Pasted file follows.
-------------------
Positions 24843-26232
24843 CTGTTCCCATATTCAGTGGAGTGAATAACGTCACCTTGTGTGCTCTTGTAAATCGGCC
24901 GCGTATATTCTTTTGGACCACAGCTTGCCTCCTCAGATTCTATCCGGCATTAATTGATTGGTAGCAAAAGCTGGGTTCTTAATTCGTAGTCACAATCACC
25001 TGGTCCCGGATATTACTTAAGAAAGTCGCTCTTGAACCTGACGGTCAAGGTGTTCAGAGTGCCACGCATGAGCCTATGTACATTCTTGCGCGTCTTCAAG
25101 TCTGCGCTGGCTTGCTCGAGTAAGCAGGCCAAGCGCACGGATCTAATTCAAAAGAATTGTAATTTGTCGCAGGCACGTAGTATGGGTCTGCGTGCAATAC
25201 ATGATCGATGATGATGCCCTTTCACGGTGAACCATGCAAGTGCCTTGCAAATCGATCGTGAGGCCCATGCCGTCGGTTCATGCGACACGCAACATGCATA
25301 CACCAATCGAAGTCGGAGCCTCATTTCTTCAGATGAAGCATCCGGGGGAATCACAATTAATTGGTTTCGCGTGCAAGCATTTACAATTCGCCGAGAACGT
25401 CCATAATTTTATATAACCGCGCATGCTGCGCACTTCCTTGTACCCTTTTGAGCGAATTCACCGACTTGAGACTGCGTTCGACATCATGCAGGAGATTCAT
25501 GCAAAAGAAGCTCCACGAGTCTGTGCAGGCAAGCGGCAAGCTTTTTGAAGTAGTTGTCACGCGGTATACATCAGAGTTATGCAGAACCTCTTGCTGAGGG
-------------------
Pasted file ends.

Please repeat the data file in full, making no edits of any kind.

Positions 24843-26232
24843 CTGTTCCCATATTCAGTGGAGTGAATAACGTCACCTTGTGTGCTCTTGTAAATCGGCC
24901 GCGTATATTCTTTTGGACCACAGCTTGCCTCCTCAGATTCTATCCGGCATTAATTGATTGGTAGCAAAAGCTGGGTTCTTAATTCGTAGTCACAATCACC
25001 TGGTCCCGGATATTACTTAAGAAAGTCGCTCTTGAACCTGACGGTCAAGGTGTTCAGAGTGCCACGCATGAGCCTATGTACATTCTTGCGCGTCTTCAAG
25101 TCTGCGCTGGCTTGCTCGAGTAAGCAGGCCAAGCGCACGGATCTAATTCAAAAGAATTGTAATTTGTCGCAGGCACGTAGTATGGGTCTGCGTGCAATAC
25201 ATGATCGATGATGATGCCCTTTCACGGTGAACCATGCAAGTGCCTTGCAAATCGATCGTGAGGCCCATGCCGTCGGTTCATGCGACACGCAACATGCATA
25301 CACCAATCGAAGTCGGAGCCTCATTTCTTCAGATGAAGCATCCGGGGGAATCACAATTAATTGGTTTCGCGTGCAAGCATTTACAATTCGCCGAGAACGT
25401 CCATAATTTTATATAACCGCGCATGCTGCGCACTTCCTTGTACCCTTTTGAGCGAATTCACCGACTTGAGACTGCGTTCGACATCATGCAGGAGATTCAT
25501 GCAAAAGAAGCTCCACGAGTCTGTGCAGGCAAGCGGCAAGCTTTTTGAAGTAGTTGTCACGCGGTATACATCAGAGTTATGCAGAACCTCTTGCTGAGGG